Community rallies to help Monkton couple after crash
MONKTON — Farmers, neighbors and other community members are rallying around a Monkton couple involved in a vehicle crash in Tennessee earlier this month, which resulted in the premature birth of their child.
Sarah and Stephen Park of Full Belly Farm had been visiting family in Adams, Tenn., when the truck they were riding in, in nearby Clarksville, was struck head-on by a vehicle that had veered into their lane, according to Stephen Park’s sister Elizabeth Hoverson.
The collision resulted in only minor injuries for everyone involved, but Sarah Park, who was seven months pregnant, had to be rushed to the hospital for an emergency C-section.
Adrian Park, who arrived about 10 weeks early, weighed 3 lbs. 6 oz. at birth. Unable to eat on his own or breathe without assistance, Adrian was transferred to Vanderbilt University Medical Center in Nashville, where he remains in the Neonatal Intensive Care Unit (NICU) — growing stronger every day.
“I am once again happy to report that everyone in this new family is doing wonderfully,” Hoverson wrote in a Dec. 19 update to the GoFundMe campaign she launched after Adrian was born. “Sarah is feeling better than expected, and Stephen and Sarah both are spending every moment they can at the NICU caring for Adrian. The staff at Vanderbilt have been amazing to the whole family.”
The prognosis for Adrian continues to be positive, Hoverson noted.
“He is now able to handle more of Sarah’s milk, which has resulted in dirty diapers,” she wrote. “Never knew so many people would be excited over a few dirty diapers.”
Sarah Park was discharged from the hospital after she gave birth, but the couple expects Adrian will need to stay there for at least six weeks — maybe more, Stephen Park said during a phone interview with the Independent on Monday.
During that time, the Parks are staying in Nashville to be close to the baby.
Hoverson launched a GoFundMe campaign on Dec. 13 to help with the Parks’ medical bills and their extended stay in Tennessee, which will prevent them from fully preparing for the next growing season at Full Belly Farm.
The campaign has been met with an outpouring of community support.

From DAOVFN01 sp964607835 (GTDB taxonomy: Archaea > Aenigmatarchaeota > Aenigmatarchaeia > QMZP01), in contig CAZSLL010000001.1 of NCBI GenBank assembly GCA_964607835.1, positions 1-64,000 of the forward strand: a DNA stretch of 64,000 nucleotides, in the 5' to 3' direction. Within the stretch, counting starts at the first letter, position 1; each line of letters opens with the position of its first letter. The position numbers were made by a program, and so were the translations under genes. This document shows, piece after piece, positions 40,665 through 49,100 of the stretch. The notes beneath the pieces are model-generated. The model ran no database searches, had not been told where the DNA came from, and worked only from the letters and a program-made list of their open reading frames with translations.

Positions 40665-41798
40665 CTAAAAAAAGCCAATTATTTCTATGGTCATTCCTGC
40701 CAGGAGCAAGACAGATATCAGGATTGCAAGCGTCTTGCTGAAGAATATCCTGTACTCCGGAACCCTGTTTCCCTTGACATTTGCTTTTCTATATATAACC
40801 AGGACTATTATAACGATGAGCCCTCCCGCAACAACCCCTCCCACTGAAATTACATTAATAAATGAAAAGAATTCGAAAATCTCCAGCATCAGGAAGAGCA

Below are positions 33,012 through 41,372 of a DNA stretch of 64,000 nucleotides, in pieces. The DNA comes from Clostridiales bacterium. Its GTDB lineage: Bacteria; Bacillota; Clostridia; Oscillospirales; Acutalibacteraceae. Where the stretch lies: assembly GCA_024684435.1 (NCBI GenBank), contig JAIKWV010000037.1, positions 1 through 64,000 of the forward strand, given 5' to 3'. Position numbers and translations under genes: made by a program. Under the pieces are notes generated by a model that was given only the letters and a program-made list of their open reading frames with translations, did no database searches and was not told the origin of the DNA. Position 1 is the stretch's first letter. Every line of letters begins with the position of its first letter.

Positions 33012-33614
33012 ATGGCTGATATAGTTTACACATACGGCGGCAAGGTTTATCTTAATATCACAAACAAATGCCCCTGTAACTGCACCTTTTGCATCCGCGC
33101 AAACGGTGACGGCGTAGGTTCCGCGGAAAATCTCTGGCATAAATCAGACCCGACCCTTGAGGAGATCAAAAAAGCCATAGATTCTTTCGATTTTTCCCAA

By Wednesday morning, there had been 643 donations totaling $51,304.
“The support has been amazing,” Park said. “We’ve been blown away by it.”
Among the hundreds of GoFundMe donors are many members of the Vermont farming community, including the folks at Blue Ledge Farm (Leicester), Brown’s Beautiful Blueberries (Craftsbury), Head Over Fields (Charlotte), Kroka Farm (Marlow, N.H.), Last Resort Farm (Monkton), Maple Wind Farm (Richmond), Stony Loam Farm (Charlotte), and the Vermont Compost Company (Montpelier).
Many not only donated money but also offered to help the Parks get back on their feet.
“Let us know if we can help farm-wise in the next few months,” wrote Eugenie Doyle of Last Resort Farm on the GoFundMe page.
“Please reach out if you need help — tractor work?” wrote Bruce Hennessey and Beth Whiting of Maple Wind Farm.
Full Belly Farm has also received offers of labor from folks in the local community — including people the Parks didn’t know.
The Parks anticipate some of the GoFundMe proceeds will go toward medical and other bills incurred during their time in Tennessee.
“It will take a while to figure out the insurance piece,” Park said. “We’re probably looking at dealing with that over the next year.”
And some financial support will likely be used to help the Parks cut back on some tasks that might otherwise have gotten done in early summer.
The Parks purchased their farm, which used to be known as the Norris Berry Farm, in 2018. Full Belly Farm grows pick-your-own berries, produce, flowers and other plants, and operate a seasonal farm stand in Monkton.
Though this is the slow season for the Parks right now, being away from the farm for the next six-plus weeks will be hard, Stephen Park explained.
“We’ll have to hit the ground running when we get back,” he said. “We do a lot of plants in the spring — flowers and bedding plants — so we’ll need to get the greenhouses up and running.”
The Parks had also hoped to take care of a number of repairs and other maintenance issues over the winter, before the baby was born in February or so, but much of that is now up in the air.
“We have a friend working part-time on the farm right now, so that will help, but instead of having a relaxing winter, we’ll be coming off the most stressful thing we’ve ever had to deal with — and then hitting the busy season.”
But for now, the Parks are focused on their baby.
“Adrian is doing really well,” Park said. “He’s growing, and all signs seem to be that he’s going to come out of the hospital happy and healthy.”
Park emphasized again how “blown away” his family has been by the outpouring of community support, and he noted folks in Tennessee have been mightily impressed with the way Vermonters have come to the family’s aid.
“They say, ‘Wow, you must have a lot of friends and supporters up there,’” Park said. Then he paused for a moment. “I guess we do.”
Reach Christopher Ross at firstname.lastname@example.org.
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